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More On BYOB: You Say You Want A Revolution? Let’s Revolt.

Last week Ms. Amy Severson raged against the “Dewhurst Bill” which would changes the rules surrounding  BYOB. She makes a lot of good points. If you want to read about the national BYOB movement, Glazer’s Alfonso “MW” Cevola provides a list of links over on The Blend.  I gotta say, I’m with Ms. Amy on this issue—allowing looser controls on BYOB means more paperwork and less profit for restaurants. They already have enough to deal with. Sorry, Alfonso, I’m sure that wasn’t the emotion you expected when you sent the link. Grrr.

22 comments on “More On BYOB: You Say You Want A Revolution? Let’s Revolt.

  1. No worries, Nancy (and Amy).

    My post was really meant to indicate a trend that seems to be wrapped into the new economy. However the local governments ( and economies) work it out is up to them. I just thought it interesting to note. Plus the gal in the hot red wig reminded me of you!

  2. This would hurt already hurting restaurants. Having superior wine service is a benefit for guests and a competitive advantage for restaurants.

    If Dewhurst wants to drink his own wine, then he should stay home and buy his wife cooking lessons.

  3. I think Amy S should be put on a local Hunk-Held sedan chair (or a properly decorated flatbed) and hauled around town so people could clap and cheer, tossing flowers. She is such a breath a fresh air anytime in any forum that one feels a tropic breeze even reading her thoughts. (Poof of gratuitous jasmine oil)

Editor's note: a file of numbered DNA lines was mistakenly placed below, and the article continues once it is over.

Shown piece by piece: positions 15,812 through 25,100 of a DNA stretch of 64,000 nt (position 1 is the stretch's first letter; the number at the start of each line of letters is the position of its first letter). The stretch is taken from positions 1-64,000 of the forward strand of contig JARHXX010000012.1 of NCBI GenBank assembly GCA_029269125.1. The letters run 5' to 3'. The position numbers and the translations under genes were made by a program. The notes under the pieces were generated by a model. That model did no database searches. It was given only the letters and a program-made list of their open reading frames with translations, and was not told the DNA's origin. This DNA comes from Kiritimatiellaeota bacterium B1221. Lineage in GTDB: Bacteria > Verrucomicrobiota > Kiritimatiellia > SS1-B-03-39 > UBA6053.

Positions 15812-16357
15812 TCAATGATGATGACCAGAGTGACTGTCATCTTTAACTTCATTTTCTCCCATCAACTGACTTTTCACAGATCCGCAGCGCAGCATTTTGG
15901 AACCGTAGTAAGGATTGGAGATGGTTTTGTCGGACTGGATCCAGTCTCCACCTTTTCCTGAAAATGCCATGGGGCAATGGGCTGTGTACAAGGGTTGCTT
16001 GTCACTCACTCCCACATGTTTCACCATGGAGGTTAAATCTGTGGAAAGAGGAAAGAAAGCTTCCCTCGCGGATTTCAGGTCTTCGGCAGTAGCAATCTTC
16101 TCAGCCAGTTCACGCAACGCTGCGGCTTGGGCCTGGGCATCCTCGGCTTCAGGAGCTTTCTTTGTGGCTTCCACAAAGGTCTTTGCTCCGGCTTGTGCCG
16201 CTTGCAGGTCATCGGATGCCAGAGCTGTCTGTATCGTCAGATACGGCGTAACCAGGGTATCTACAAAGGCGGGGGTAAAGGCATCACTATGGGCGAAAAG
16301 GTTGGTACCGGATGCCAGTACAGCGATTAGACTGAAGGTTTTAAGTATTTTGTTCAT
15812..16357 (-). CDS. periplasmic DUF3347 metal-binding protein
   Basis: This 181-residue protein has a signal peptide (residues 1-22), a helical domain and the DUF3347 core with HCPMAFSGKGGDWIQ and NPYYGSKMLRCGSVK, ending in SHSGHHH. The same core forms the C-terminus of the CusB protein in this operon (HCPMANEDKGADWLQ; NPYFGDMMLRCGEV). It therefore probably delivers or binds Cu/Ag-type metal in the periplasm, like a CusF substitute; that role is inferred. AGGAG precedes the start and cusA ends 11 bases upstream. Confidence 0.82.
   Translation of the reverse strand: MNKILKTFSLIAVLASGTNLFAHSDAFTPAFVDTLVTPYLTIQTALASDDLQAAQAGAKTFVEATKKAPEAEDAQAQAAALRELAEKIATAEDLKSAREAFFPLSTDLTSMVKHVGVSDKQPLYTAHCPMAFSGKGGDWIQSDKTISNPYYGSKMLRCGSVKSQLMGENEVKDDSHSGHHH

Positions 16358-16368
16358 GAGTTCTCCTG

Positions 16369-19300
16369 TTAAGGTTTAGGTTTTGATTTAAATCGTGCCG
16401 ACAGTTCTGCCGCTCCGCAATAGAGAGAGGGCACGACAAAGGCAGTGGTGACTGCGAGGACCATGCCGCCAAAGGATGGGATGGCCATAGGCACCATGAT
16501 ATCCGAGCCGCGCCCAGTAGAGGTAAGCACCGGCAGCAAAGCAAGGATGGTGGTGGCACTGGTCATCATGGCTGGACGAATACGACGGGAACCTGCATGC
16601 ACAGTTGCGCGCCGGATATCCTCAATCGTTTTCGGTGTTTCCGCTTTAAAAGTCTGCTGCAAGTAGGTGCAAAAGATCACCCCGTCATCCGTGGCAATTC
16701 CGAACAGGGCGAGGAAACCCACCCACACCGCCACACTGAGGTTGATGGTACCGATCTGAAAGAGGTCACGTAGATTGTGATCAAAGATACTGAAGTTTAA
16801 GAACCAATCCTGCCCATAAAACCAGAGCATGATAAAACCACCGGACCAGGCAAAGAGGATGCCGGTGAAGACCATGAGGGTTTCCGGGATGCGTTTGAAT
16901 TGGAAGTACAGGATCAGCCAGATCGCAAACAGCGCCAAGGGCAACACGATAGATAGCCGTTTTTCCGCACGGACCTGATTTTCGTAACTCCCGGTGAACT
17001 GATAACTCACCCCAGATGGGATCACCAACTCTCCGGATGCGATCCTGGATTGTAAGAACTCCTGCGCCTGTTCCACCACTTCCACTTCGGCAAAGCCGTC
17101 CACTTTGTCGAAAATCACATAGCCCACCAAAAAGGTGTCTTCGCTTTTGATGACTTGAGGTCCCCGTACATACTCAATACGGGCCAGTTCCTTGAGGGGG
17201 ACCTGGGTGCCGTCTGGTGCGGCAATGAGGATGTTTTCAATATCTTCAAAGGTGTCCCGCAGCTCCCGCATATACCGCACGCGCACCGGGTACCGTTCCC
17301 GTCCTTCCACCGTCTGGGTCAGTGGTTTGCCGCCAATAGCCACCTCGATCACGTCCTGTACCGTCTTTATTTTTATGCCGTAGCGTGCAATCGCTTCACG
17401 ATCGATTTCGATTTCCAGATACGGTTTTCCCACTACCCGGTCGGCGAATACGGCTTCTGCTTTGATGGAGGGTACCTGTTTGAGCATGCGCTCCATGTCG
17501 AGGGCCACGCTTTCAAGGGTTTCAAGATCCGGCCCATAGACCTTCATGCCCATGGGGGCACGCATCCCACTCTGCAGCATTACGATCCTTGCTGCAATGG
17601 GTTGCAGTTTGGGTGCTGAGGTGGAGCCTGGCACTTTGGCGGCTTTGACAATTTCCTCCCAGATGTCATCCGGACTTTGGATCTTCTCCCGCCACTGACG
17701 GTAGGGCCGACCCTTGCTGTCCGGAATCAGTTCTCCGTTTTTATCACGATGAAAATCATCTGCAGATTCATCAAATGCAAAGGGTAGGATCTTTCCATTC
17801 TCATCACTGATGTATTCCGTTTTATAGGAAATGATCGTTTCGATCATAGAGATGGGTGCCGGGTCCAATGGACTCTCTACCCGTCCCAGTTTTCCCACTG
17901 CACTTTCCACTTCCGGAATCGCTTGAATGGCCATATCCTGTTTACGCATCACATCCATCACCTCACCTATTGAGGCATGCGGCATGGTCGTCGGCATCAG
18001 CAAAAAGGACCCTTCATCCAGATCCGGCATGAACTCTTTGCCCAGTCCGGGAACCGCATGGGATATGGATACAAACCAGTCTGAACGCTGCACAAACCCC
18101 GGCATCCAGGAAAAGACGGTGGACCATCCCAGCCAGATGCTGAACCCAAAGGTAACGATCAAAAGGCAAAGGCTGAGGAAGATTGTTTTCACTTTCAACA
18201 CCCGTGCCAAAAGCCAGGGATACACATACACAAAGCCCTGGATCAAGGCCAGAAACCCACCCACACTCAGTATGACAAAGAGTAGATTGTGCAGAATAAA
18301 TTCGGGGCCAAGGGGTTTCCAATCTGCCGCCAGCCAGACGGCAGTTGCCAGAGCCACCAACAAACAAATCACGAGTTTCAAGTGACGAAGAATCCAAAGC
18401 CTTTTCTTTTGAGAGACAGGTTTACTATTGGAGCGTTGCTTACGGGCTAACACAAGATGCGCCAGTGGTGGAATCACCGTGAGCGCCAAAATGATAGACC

Of course I would like BYOB everywhere. But I also wish I could ride a Leer Jet like a bucking bronco after a round of Mai Tais.

  4. My g-d, Rawlins, that is a spectacular visual image you’ve created there!

    PS – I agree. Amy S. for Mayor.

  5. Part of the joy of eating out is the unexpected wine offerings. I’d hate to see that disappear.

  6. I agree that wine (and liquor)sales are integral to a restaurant’s success, especially these days. BYOB would seriously threaten many places viability. It would also undermine any reason to have wine expertise in a restaurant. I would however like to see restaurants not doing a triple mark up on wine. If the prices were not so inflated there would be no incentive to BYOB.

  7. Believe me, no one would like to offer you a lower price than the owners. It’s not a triple markup on wine when you add in the Gross Receipts tax, 14% it becomes a double markup. The path from producer to table is so non-competitive, the consumer pays for it in the end. Even the Sunset Committee Staff Report (2004) stated:

    “While the system was certainly appropriate at one point in time, it now seems to be focused on protecting the interests of the various industry segments and not on public safety”.

    Some cities have voted themselves wet in recent years, Dallas’ attempts were thwarted by state judges last year (oh, and they are elected judges, IJS).

    I keep thinking of the little places, the Tramontana’s, York Streets, for them to lose a sale really hurts. Our city would have far less of them if they can’t be profitable.

  8. Fair enough…you did explain that here last year and I had forgotten. I promise never to bring my own bottle. I will email my state rep and senator…we all should do that or call…apparently they do listen.

  9. Allowing BYOB doesn’t have to be a all or nothing issue. It gives the operator the option to boost up slower nights, say a Monday or Tuesday by allowing patrons free or low cost corkage. Fill in some excess table inventory that would just be sitting there empty that night. No restaurant has to allow it all the time, just set your perimeters that benefit your restaurant in a positive way. I allow BYOB for $10 corkage with first class stems Tuesday-Thursday and we receive a nice bump with those additional customers most nights. Many come back on the weekends and purchase off the list when BYOB is not available. Allowing BYOB doesn’t have to be a death spiral to beverage revenues or a pita. Just set policies that you can live with.